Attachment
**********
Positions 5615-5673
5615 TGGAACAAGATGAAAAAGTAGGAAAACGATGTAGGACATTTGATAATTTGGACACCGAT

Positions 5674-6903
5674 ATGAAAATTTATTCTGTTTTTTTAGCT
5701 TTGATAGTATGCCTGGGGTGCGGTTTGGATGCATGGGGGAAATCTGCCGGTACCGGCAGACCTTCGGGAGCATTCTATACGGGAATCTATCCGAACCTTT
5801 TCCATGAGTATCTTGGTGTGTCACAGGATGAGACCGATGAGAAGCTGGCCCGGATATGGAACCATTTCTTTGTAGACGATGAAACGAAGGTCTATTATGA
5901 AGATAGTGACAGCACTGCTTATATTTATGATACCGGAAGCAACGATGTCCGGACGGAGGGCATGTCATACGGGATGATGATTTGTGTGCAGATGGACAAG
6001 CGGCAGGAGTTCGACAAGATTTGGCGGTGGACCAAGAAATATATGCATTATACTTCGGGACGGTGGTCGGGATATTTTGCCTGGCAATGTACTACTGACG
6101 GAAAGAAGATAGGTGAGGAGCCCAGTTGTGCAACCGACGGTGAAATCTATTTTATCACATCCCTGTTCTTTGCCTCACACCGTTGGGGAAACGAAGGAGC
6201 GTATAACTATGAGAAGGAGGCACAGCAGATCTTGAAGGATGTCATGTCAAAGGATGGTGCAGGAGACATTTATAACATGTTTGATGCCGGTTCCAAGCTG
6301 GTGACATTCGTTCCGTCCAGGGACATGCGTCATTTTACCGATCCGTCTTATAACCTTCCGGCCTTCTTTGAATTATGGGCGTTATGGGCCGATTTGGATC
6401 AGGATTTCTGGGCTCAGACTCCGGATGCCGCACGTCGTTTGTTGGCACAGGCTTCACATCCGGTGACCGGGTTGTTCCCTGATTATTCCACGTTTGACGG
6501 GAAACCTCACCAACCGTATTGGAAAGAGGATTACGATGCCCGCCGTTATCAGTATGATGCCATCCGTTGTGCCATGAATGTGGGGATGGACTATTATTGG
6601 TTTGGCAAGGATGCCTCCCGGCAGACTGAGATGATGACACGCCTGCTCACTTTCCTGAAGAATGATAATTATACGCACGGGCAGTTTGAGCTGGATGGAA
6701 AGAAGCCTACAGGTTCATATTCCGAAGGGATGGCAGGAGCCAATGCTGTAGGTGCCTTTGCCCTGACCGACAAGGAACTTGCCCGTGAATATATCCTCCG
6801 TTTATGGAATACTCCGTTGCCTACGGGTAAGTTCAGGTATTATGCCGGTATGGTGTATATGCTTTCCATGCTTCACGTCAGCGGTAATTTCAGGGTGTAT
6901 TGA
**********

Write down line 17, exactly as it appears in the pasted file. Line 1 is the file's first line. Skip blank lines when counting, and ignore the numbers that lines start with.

6901 TGA